Cicely Fox Smith

(1 February 1882 – 8 April 1954 / Lymm, Cheshire)

The Misanthrope - Poem by Cicely Fox Smith

I think some spiteful fairy
My natal day did grace
And leave me for a dowry
A sympathetic face.

Or why do people tell me,
When as by train I go,
The things I do not ask them
And do not care to know?

They tell me of their troubles,
They tell me of their mirth,
Of funerals and of feastings,
Of marriage and birth.

They speak about their in-laws
And cousins twice removed,
And disagreeable neighbours
And loves inconstant proved -

Smart quips of loathsome children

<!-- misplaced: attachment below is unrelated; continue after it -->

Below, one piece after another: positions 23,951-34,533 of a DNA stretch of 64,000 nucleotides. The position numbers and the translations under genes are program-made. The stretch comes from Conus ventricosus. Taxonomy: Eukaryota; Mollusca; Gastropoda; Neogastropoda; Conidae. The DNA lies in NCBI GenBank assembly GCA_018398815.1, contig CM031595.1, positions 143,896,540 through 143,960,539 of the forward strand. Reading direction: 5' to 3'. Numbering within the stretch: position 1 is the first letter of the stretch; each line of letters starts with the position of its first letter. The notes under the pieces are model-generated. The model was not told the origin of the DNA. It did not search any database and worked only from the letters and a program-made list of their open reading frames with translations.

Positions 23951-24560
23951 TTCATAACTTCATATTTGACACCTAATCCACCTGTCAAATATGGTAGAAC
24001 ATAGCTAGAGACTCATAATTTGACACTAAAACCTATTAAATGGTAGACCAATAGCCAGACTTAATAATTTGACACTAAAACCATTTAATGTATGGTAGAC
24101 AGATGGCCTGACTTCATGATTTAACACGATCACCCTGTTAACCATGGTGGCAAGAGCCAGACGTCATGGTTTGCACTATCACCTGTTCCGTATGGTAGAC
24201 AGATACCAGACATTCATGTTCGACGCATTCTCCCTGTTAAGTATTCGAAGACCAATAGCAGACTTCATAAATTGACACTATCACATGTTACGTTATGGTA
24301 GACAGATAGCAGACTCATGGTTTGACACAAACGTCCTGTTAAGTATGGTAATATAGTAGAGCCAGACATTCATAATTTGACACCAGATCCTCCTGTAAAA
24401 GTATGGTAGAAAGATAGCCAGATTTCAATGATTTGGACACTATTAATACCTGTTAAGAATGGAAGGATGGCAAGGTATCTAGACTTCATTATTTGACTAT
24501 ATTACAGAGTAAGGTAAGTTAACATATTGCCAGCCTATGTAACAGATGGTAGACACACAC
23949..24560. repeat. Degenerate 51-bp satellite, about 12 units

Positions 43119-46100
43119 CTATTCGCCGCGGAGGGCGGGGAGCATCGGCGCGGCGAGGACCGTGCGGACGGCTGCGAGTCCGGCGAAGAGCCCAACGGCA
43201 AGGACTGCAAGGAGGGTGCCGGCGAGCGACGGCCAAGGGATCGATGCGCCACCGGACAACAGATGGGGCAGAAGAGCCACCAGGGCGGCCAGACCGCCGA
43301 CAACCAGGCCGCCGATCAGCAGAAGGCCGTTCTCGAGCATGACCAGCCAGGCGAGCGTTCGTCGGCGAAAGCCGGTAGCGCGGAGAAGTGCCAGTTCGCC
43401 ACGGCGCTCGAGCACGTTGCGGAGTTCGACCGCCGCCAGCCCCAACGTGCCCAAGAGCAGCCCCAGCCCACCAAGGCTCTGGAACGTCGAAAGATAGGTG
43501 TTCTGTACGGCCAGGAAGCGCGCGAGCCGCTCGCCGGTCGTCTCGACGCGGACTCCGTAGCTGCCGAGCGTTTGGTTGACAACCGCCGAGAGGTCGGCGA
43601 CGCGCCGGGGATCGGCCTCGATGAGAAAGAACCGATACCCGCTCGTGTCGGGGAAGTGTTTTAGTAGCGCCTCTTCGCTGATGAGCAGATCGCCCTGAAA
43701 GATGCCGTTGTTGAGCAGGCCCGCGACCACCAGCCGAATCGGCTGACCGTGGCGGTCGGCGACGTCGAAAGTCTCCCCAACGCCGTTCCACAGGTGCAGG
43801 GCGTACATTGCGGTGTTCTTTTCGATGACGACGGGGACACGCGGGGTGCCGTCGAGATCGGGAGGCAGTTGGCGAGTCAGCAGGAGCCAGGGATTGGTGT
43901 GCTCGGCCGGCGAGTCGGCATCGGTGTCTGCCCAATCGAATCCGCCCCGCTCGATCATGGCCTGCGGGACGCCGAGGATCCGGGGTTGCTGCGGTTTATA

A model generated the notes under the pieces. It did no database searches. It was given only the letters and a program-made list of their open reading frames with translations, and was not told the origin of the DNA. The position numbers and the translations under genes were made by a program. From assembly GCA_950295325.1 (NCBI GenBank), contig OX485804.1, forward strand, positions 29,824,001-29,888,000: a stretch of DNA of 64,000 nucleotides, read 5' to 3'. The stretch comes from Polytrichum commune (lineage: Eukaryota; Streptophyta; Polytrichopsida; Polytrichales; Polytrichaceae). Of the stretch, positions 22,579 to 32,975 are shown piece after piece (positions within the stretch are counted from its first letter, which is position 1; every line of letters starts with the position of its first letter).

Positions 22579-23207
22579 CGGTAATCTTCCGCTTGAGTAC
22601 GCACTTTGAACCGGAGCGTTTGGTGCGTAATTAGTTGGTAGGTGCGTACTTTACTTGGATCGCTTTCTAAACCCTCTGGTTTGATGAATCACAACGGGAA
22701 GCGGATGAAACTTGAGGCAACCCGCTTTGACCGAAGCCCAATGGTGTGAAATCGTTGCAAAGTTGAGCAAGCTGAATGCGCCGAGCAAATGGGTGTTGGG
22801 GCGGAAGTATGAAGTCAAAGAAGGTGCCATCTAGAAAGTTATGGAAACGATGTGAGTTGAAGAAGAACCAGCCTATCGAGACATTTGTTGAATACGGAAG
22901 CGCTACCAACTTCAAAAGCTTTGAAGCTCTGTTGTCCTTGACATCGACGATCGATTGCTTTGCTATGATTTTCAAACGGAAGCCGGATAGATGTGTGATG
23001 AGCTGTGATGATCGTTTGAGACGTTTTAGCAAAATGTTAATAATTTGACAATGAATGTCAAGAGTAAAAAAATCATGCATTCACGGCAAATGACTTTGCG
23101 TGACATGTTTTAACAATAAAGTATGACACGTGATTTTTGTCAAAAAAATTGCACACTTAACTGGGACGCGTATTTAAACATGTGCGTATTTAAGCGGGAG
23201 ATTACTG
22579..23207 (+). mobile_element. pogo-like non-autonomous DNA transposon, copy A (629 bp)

I only yearn to smack,
And what is in the parcels
They balance on the rack.

Their lives’ most secret moment
From me are seldom hid -
The men they might have married,
The wretched wights they did.

They talk about diseases
And will not be denied,
And what they take to cure them
And how they feel inside;

Or leaving mundane matters
For themes more strange and high,
How millions now living
Will never need tot die. . . .

And large and stout the volume
That yet would scarce contain
The things that total strangers
Have told me in the train.


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Poem Submitted: Tuesday, August 31, 2010



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